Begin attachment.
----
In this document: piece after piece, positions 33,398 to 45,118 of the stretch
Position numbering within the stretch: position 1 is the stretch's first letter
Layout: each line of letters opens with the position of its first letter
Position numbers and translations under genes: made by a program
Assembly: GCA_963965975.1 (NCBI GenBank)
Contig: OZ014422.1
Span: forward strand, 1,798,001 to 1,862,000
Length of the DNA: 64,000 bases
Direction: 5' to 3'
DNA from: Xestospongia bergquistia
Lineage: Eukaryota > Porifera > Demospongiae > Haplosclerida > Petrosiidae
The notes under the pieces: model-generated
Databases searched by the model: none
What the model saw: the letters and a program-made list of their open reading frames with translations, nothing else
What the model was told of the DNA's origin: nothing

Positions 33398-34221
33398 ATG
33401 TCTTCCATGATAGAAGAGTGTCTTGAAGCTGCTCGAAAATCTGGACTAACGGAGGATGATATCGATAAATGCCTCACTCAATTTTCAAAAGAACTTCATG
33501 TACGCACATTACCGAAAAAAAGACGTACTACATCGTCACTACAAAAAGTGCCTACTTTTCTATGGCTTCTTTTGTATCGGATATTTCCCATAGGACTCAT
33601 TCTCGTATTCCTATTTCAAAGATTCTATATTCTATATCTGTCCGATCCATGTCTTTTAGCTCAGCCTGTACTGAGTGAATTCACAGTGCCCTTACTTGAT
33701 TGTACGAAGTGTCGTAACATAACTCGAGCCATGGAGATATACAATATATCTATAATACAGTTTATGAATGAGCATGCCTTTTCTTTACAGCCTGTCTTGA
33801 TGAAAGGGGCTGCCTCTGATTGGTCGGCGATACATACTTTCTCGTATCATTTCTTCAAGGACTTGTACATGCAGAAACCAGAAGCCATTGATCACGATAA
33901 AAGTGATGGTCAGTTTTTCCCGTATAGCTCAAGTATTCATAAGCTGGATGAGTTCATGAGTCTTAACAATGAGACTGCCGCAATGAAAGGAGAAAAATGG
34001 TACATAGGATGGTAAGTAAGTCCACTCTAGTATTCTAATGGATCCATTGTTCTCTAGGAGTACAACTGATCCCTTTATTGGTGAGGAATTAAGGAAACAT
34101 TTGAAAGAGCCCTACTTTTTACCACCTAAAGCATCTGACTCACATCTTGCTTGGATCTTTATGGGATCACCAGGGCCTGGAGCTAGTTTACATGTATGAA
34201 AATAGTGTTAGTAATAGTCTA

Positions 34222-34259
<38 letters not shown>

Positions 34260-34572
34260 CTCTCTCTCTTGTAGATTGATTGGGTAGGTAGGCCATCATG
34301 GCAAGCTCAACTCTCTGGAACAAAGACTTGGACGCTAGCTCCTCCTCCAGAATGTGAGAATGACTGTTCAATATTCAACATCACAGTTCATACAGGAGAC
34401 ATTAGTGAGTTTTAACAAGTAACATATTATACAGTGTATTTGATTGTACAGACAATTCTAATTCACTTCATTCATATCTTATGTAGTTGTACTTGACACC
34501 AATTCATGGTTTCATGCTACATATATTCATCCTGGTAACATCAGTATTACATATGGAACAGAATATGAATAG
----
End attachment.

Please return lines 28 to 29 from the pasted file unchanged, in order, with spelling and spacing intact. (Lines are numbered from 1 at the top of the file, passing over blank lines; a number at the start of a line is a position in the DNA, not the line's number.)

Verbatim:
<38 letters not shown>

Positions 34260-34572